It’s delighting to see Crocs recruiting upcoming artists and designers, moving away from just gaining hype through celebrity endorsements without much signature touches. Nicole McLaughlin has stirred up the internet with her bread-bra’s, tennis-ball gloves, and even French-fry-slides.
Statements supporting reusing old materials and upcycling unused objects are always welcome in the progressive movement of the fashion world, and her unique design approach will hopefully soon earn her the recognition she deserves. The Crocs-collab is the first step, and will remain in Crocs’ history books forever.
Palace’s take on Crocs was fairly controversial at first. Known for UK-inspired skate-apparel and streetwear designs, the London-based brand has recently collaborated with outsider brands, such as Mercedes AMG, Harrod’s London, Calvin Klein, and most notably Ralph Lauren. In 2021, the brand released two camouflage Crocs, putting their signature on the famous foam clog.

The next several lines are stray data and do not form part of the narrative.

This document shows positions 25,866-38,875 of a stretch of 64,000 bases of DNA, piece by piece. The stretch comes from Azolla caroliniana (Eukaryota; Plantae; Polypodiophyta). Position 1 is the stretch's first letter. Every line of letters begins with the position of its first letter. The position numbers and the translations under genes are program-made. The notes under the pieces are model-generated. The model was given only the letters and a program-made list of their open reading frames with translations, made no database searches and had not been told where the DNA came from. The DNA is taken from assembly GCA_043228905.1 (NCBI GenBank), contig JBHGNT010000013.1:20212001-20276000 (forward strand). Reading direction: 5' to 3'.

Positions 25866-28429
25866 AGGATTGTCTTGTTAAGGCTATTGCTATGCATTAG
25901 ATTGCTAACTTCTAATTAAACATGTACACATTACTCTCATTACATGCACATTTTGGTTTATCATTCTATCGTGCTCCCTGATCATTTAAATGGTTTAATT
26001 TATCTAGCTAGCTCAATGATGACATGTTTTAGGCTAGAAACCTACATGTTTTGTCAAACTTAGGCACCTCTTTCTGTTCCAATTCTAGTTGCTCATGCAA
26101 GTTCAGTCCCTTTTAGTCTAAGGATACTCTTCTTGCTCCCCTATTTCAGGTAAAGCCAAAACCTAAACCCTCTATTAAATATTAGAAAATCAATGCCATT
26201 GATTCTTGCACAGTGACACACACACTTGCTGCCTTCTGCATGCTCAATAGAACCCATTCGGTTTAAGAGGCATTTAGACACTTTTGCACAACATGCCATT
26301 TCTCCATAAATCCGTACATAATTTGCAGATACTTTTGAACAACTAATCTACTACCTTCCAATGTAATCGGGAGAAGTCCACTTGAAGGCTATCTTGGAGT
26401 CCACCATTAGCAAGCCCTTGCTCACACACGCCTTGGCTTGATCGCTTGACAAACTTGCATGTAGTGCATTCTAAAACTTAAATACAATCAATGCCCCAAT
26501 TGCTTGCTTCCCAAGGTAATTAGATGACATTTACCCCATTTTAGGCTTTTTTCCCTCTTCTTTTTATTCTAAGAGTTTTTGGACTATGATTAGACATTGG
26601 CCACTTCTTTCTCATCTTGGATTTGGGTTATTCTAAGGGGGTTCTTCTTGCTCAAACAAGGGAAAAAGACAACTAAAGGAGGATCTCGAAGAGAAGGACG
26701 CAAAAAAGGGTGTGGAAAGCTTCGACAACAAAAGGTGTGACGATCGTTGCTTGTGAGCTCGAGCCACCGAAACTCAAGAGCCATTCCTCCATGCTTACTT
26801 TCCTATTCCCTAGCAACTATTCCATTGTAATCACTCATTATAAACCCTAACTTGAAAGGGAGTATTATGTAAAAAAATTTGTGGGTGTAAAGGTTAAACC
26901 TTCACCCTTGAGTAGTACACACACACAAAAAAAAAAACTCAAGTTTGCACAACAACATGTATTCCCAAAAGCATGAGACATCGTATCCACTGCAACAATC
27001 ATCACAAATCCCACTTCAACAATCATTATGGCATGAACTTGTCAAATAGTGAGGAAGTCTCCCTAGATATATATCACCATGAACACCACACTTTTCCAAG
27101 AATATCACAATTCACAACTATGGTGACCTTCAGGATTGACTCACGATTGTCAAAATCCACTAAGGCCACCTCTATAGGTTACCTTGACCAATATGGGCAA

Releasing in a beige “Desert Camo” and a military-green “Jungle Camo”, the Croc doesn’t scream Palace at first glance. It’s an aesthetic design on the clog, with hidden “Palace” text blended into the camouflage pattern. Apart from the exclusive custom Palace Jibbitz, the only other signature from the skate brand is the Crocs logo replaced by the signature Palace Triferg on the strap-button, but the small details matter.
Palace is known for keeping things understated, without much ado about monograms and labeling. Instead, the design team focuses on aesthetic pleasure, with controversial touches and humorous details. This approach is well established on the Palace Crocs, turning it into an “if you know, you know” piece for collectors and fans of the brand. Unexpectedly, resell of this Croc has skyrocketed in recent months, and won’t stop there. Crocs is making waves which will soon turn into tsunamis, so be ready for a big surf.